The congregation was silent, stunned by what they saw. Preacher Dan stared at the dead body in horror, which baffled Marilyn and Beatrice.
“Damn. The man acts like he ain’t ever seen a stiff in his life. He done buried a dozen people in this town,” Marilyn whispered.
“I don’t think Jesus can be fixed this time. His head just exploded,” Beatrice said. She stared in fascination at the shards of the Savior scattered across the floor.
“Oh, dear Lord! I didn’t mean to kill her! Please, please forgive me, Lord!” Preacher Dan fell to his knees as he uttered these fateful words.
The congregation erupted into shouts, exclamations, confusion, and anger. Coach Stuberville pulled out his gun, aiming it at the preacher, and had to be restrained by other gun-toting men. The sheriff handcuffed Preacher Dan and hurried him off to his office to get a confession while the confession-getting was good.
Everyone spilled outside and gathered into groups, discussing the turn of events. Various theories abounded. One group thought that Preacher Dan was a CIA operative and was sent to take out Communist sympathizers. Another group was sure that he was a serial killer preying on coach’s wives. Yet another group thought that Becky Stuberville must have been a whore, a homo, or a vegan, and God sent preacher Dan to administer some Godly justice. All agreed, though, that Jesus falling over to reveal Becky Stuberville had done in his nerves.
It turned out to be a mundane motive. Preacher Dan had been having an affair with the coach’s wife, and she was ending the relationship. Preacher Dan, incensed, went a little too far with his actions and throttled her. The upshot of this was that Preacher Dan was sent to prison and Coach Stuberville was inundated with baked goods and offers of marriage.
Marilyn was made head librarian, which suited her and Beatrice just fine. Besides, no one else wanted the job, so giving it to an alleged lesbian was the best that the town could do.
Summer in east Texas arrived as it always did: early and forceful. Humidity and heat ruled the region, with breezes hard to come by and shade trees sought out eagerly by denizens that insisted on being outdoors. Marilyn and Beatrice, ensconced in the cool of the library, reminisced about the events of last winter.
“I reckon it was a miracle, Bea. Ol’ Jesus fallin’ over like He did and makin’ preacher Dan confess.”
Beatrice sipped her tea and shook her head.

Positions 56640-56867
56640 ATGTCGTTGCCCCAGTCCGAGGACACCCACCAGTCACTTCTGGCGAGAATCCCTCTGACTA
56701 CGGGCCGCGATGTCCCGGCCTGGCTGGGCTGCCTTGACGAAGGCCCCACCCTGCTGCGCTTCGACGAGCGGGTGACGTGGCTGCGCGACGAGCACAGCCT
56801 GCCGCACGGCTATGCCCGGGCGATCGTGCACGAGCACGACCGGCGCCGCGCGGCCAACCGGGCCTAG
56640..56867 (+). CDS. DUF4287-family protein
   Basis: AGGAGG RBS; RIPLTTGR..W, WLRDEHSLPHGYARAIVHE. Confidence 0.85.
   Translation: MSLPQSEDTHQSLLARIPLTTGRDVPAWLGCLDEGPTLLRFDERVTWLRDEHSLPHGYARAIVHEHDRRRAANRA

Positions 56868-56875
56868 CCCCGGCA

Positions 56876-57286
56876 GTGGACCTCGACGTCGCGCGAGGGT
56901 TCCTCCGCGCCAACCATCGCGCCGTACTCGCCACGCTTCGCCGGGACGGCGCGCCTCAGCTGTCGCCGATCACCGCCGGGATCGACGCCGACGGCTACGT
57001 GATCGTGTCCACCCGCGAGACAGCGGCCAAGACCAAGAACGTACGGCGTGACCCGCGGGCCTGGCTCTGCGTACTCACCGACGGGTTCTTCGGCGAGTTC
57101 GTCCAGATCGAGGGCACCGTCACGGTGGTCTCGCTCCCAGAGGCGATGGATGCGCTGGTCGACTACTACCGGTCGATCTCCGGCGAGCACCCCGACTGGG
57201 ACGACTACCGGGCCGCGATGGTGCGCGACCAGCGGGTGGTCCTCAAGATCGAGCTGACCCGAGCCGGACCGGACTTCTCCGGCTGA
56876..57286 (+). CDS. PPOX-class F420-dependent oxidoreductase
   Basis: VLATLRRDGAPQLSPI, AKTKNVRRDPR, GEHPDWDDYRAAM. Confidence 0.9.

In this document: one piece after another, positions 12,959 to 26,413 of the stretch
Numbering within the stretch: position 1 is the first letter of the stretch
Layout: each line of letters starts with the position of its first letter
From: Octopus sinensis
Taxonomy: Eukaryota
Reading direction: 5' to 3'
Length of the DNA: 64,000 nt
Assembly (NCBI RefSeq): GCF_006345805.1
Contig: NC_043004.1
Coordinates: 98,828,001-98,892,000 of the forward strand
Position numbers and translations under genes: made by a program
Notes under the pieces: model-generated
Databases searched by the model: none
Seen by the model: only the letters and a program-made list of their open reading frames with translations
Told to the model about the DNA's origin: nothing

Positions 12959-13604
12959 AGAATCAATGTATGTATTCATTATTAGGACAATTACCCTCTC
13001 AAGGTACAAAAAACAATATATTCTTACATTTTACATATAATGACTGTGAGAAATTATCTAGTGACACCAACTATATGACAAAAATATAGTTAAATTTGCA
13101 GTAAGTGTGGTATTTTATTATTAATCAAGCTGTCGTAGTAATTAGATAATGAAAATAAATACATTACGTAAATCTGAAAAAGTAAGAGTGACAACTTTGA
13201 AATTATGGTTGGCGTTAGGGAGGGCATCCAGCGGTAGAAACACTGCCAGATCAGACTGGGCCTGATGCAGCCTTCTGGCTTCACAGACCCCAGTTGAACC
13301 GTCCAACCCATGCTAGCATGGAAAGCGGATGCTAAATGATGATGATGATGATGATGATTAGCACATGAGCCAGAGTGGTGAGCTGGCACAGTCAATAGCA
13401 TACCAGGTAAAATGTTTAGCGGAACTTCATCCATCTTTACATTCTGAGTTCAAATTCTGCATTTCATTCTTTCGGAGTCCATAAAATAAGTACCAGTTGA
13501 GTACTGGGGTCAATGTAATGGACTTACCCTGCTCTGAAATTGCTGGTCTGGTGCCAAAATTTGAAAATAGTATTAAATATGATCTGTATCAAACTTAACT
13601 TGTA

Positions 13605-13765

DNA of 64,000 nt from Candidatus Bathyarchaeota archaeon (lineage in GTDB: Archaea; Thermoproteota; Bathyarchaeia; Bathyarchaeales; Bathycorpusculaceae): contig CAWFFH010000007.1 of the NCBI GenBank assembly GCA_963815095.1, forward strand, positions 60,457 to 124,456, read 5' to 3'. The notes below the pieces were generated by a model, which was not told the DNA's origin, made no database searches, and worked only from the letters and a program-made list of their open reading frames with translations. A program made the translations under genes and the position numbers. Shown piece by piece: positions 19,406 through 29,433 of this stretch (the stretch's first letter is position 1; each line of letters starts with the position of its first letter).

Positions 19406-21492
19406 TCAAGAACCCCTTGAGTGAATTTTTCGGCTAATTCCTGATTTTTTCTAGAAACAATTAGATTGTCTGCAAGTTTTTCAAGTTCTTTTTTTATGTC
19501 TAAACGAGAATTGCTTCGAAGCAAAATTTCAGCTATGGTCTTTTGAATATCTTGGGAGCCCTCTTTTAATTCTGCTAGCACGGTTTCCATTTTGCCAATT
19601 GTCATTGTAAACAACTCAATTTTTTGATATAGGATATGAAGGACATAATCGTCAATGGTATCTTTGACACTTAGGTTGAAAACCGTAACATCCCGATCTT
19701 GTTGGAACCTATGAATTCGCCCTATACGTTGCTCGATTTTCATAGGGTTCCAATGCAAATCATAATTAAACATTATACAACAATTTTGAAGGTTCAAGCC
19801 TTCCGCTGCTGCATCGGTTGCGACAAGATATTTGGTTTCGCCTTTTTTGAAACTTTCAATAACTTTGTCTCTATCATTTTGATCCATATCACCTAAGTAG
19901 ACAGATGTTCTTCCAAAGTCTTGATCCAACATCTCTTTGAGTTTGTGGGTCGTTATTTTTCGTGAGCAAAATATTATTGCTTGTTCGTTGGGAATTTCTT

“All that frackin’ did it. Just a coincidence.”
“Maybe, but that was the first time we had a tremor. It don’t feel like a coincidence.”
“Agree to disagree?”
“Really, Bea? You know how I hate that sayin’.”
“Anyway, I like the new Jesus. Bertie Cooper is a magician with that chainsaw. He looks lovely.”
“A little rugged, I think, but I reckon Jesus was rugged. And they bolted Him to the floor. He ain’t gonna fall over anymore.”
“Nope. Jesus is here to stay.”
The two women nodded to each other – or maybe themselves – and continued to sip tea and nibble on their lettuce wraps. A recent health kick resulted in both women losing a good twenty pounds each. They both felt better, but the talk around town of them being lesbians increased with each pound lost.
“You ever wanted to get married again?” Beatrice asked Marilyn without looking at her.
“No. I reckon bein’ married to one dumbass in a lifetime is enough.”
“Same here. Well, at least they went out in a blaze of glory.”
“They got drunk, fell out their boat, and got ate by gators. I wouldn’t call that a blaze of glory.”
“I think they liked each other’s company better’n ours,” Beatrice said.
“I reckon they did us a favor, Bea. I probably woulda kilt my man eventually. Then I’d be in prison with other murderers.”
Both women laughed, trying not to think that a fat, juicy hamburger would round off their lunch quite nicely.
“You think ol’ coach Stuberville gonna be happy with his new wife?”
“Dunno, Mar. Marryin’ Preacher Dan’s ex-wife seems a step down. I reckon he was fine with Becky. Lordy, though! The teacher marryin’ the preacher’s wife. Those two are a caution!”
“I reckon so. They’re the talk of the town.”
“Well, Becky’s in the ground now. I expect she’s happier there than in a barn or a tree.”
“Or behind an unsteady Jesus,” Bea said, eyes twinkling.
“I still think it was a miracle.”
“Don’t be so sure, Mar.”
“Well I am. As far as I’m concerned, a damaged Jesus can still git the job done.”
Beatrice wasn’t in the mood to argue with Marilyn because Marilyn might be right. The Man had a habit of coming through when the chips were down. Bea abandoned this line of thought because it made her think of potato chips.
Life, she mused, can be hell for dieters.